LOS ANGELES (6/27/14)--It was a lively back and forth at Thursday's National Credit Union Administration Listening Session here, with credit union participants enumerating their concerns with the regulator's risk-based capital (RBC) plan and the agency responding with thoughts about possible changes to the proposal.
In fact, by about midway through the session NCUA Chair Debbie Matz made it clear that "everything is on the table" regarding possible changes to the RBC plan proposed in January. While she said the agency is not required to put a revised version of the proposal out for a separate comment period--beyond the one that concluded May 28--she also said very clearly that there is "no rush" to the finish line on this rule.
Matz told the session that the risk-based plan for natural-person credit unions started 2 1/2 years ago when the NCUA was working out the problems of the corporate credit unions during the country's mortgage market meltdown. She said the NCUA became frustrated that some credit unions had greater risk than their capital covered.
She said the agency will assess all comments and come up with a better rule, but found it hard to justify not having a risk-based capital RBC rule.
During the session, NCUA Director of Examination and Insurance Larry Fazio emphasized that the agency's intention is not to ask the credit union system to hold more capital, but to ask "outliers" to hold more capital. NCUA Chief Economist John Worth, responding to a credit union concern that the plan, as written, will seriously impact long-term growth in a negative way, said the agency is looking at long-term impact and will integrate those considerations into the "next round."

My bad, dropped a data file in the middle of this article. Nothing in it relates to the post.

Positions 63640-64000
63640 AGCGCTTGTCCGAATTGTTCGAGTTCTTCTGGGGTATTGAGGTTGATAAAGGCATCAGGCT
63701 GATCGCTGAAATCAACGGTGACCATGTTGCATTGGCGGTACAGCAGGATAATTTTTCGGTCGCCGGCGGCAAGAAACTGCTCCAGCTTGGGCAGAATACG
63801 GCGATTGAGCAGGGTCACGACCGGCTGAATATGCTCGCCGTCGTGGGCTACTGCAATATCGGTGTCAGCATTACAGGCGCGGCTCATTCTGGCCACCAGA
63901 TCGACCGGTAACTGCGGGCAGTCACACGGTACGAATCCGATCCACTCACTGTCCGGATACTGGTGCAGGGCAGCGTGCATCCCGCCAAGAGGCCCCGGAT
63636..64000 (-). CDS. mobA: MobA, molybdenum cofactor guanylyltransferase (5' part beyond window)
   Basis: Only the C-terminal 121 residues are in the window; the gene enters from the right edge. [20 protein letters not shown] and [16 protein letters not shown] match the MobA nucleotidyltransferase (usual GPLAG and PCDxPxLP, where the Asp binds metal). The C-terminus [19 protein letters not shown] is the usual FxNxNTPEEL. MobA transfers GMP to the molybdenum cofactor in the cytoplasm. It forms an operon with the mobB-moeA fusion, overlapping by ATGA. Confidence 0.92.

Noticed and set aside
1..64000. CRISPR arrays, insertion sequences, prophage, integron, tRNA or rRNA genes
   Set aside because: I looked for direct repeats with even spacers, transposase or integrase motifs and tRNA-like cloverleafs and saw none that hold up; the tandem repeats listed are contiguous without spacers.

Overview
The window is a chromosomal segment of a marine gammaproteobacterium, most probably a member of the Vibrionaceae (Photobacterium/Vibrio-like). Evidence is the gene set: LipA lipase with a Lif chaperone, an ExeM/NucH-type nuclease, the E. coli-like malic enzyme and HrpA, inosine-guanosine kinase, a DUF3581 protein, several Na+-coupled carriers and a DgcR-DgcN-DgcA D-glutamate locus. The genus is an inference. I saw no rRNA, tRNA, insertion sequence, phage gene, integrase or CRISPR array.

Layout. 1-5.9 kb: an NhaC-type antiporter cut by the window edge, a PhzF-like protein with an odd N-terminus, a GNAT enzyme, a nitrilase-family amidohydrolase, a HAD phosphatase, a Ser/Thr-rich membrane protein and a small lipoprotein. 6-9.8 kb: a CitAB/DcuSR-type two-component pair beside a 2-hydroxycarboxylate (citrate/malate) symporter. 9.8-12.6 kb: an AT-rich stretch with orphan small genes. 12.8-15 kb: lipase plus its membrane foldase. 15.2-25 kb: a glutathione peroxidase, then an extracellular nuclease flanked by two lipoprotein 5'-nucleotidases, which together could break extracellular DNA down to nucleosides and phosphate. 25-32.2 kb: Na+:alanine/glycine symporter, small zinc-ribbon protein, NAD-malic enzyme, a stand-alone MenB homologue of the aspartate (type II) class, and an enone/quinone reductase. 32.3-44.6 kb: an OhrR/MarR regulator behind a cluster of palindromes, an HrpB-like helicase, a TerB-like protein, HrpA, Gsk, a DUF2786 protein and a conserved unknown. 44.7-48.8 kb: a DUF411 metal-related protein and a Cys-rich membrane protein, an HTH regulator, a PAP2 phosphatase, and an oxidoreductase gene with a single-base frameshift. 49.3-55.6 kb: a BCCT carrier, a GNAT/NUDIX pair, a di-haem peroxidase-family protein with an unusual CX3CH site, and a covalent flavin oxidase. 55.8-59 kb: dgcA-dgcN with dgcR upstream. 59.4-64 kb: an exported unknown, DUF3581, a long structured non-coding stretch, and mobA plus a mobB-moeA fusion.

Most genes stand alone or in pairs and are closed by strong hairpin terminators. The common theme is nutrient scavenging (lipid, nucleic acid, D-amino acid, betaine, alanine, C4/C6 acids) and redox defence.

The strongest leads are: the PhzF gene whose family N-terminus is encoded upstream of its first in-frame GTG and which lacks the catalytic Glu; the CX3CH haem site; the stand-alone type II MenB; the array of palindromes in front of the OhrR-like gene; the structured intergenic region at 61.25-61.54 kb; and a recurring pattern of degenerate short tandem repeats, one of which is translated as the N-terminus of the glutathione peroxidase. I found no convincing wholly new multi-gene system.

Credit Union National Association Deputy General Counsel Mary Dunn, attending the Los Angeles session, said the credit union interaction with regulators seemed productive. "Chairman Matz and her staff could not have been clearer that they intend to roll up their sleeves on this proposal and make changes.
"However, it is so important that credit unions must keep up their advocacy efforts, to make sure the changes made are the changes that really are needed," Dunn said.
The Los Angeles session featured 142 registrants, while the upcoming Chicago and Alexandria, Va., sessions are at capacity with 167 and 150 registrants, respectively.
This year's Listening Sessions were announced in February by NCUA Chair Matz and are the first such sessions since Matz hosted a series in 2012. She credited the 2012 sessions as leading to regulatory relief and streamlined examination reports.
Regarding the NCUA's RBC proposal, CUNA was among the more than 2,000 stakeholders filing comment letters with the agency. CUNA called the proposal one of the most potentially harmful new rules proposed for credit unions in the wake of the financial crisis.
Among CUNA's issues with the proposal are claims that it violates the Federal Credit Union Act with its "well-capitalized" requirement as well as hinders credit unions' capabilities to meet member needs, particularly regarding business and mortgage lending.
Legislators from around the country have also commented on the proposal, many in response to concerns raised by their constituent credit unions. One letter sent in May was signed by 324 members of the U.S. Congress and more than 10 current and former senators and additional representatives have also added their voices with individual letters.